Customer Experience and Design

7 Dimensions Of An Effective Customer Experience (CX) Strategy

Today’s post marks the beginning of the final section of this blog series dedicated to adapting customer experience (CX) strategy to life sciences. The previous four posts set the stage for what we’re about to do, but if you’re just finding this series now, don’t worry – this final section will still be worth your time.

The source for the content of this blog series is the guide recently published by my colleagues in Perficient Digital, Building Your CX Strategy: Seven Dimensions for Success. In that guide, they explain the shifts in the marketplace – largely on the retail front – and my previous posts have attempted to explain why what’s happening in retail matters in life sciences.

Now it’s time to dive in to the heart of the guide, starting with an overview of the seven dimensions of an effective CX strategy.

CX as a strategy depends on ongoing, top-down, company-wide commitment to creating, delivering, and sustaining the experiences that matter to your customers. If you recall from previous posts, “customers” in life sciences means a lot of different groups, including patients, physicians, clinical sites, vendors, partners, regulatory agencies, investors, even your employees.

Creating consistently great experiences for your customers revolves around a deep (data-based) understanding of each of your customer groups. Once you have those customer insights, you need to align them with your overall business strategy, and then execute that strategy through a thoughtful design process.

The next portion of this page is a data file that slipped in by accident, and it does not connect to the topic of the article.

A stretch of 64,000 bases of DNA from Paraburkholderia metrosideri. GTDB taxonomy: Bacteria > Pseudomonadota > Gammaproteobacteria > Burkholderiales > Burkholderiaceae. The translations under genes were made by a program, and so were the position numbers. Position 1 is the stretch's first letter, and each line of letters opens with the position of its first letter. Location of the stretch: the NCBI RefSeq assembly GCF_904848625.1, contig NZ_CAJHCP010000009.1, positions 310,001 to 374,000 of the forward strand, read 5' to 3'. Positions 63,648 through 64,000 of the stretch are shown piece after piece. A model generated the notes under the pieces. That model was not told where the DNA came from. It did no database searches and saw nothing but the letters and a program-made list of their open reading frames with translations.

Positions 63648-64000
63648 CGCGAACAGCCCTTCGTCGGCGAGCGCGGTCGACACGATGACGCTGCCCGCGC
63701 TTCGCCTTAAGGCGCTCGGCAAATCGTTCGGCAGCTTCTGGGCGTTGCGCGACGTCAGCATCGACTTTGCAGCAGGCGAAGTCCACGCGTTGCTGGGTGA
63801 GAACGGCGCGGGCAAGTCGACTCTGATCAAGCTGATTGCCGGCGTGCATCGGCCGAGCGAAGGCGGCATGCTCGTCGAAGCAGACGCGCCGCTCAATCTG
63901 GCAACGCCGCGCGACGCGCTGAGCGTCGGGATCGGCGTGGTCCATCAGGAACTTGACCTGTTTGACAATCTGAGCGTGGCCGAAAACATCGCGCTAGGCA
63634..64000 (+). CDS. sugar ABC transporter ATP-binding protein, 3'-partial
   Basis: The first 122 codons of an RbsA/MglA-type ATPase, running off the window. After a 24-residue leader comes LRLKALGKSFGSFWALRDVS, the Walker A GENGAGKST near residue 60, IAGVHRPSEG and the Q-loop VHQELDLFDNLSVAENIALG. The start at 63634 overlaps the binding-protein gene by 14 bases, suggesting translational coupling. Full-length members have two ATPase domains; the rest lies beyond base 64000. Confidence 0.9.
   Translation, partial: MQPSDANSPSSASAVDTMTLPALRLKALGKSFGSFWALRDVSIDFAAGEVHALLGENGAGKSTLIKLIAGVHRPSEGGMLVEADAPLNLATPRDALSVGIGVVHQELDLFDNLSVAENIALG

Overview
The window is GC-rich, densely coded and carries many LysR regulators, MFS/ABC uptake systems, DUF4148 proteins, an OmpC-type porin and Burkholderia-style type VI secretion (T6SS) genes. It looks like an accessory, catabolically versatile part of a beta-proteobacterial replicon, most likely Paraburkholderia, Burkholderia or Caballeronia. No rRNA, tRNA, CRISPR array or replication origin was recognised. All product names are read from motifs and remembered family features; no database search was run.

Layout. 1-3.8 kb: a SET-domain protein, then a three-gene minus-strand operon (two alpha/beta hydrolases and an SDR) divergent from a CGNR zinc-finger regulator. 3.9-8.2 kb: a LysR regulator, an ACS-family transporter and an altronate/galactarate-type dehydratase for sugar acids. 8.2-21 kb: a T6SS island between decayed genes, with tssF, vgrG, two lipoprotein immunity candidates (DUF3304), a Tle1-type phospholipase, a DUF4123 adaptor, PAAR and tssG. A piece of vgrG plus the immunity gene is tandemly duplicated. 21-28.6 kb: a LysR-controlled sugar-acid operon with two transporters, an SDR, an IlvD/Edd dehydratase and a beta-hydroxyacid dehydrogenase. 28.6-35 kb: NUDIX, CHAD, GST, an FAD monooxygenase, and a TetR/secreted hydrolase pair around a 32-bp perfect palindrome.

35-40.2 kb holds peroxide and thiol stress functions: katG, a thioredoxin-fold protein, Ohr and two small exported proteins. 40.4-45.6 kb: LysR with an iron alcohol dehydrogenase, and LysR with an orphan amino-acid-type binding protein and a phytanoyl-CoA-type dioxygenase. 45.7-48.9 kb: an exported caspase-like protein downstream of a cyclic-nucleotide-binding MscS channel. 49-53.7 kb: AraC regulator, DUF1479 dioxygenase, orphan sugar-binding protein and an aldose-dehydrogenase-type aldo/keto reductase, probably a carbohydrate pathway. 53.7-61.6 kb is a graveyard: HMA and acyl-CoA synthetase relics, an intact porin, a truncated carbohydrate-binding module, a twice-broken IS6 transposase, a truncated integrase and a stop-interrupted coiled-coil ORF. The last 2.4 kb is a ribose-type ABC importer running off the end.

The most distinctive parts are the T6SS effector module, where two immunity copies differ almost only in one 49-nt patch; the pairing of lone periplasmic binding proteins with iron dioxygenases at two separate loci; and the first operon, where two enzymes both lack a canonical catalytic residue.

Technology is now essential to delivering the experiences that customers have come to expect, and that same technology also plays a crucial role in sensing, measuring, and reacting to customers’ actual experiences.

Additionally, the ongoing operational and cultural commitment to measure your CX performance and adapt and change with your customers is essential to sustaining their loyalty.

This leads us to the seven dimensions of an effective CX strategy:

In the remaining posts in this series, we’ll take a look at each of these dimensions in detail. In the meantime, feel free to download the guide I mentioned above.

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Marin Richeson

Marin joined the life sciences industry in 2001. Over the course of her tenure, she has held roles in clinical finance, IT, quality assurance, and validation. The diversity of her experience provides her with a unique perspective on the interconnectedness of this complex, multi-faceted industry. Marin Richeson is a lead business consultant in Perficient's life sciences practice.

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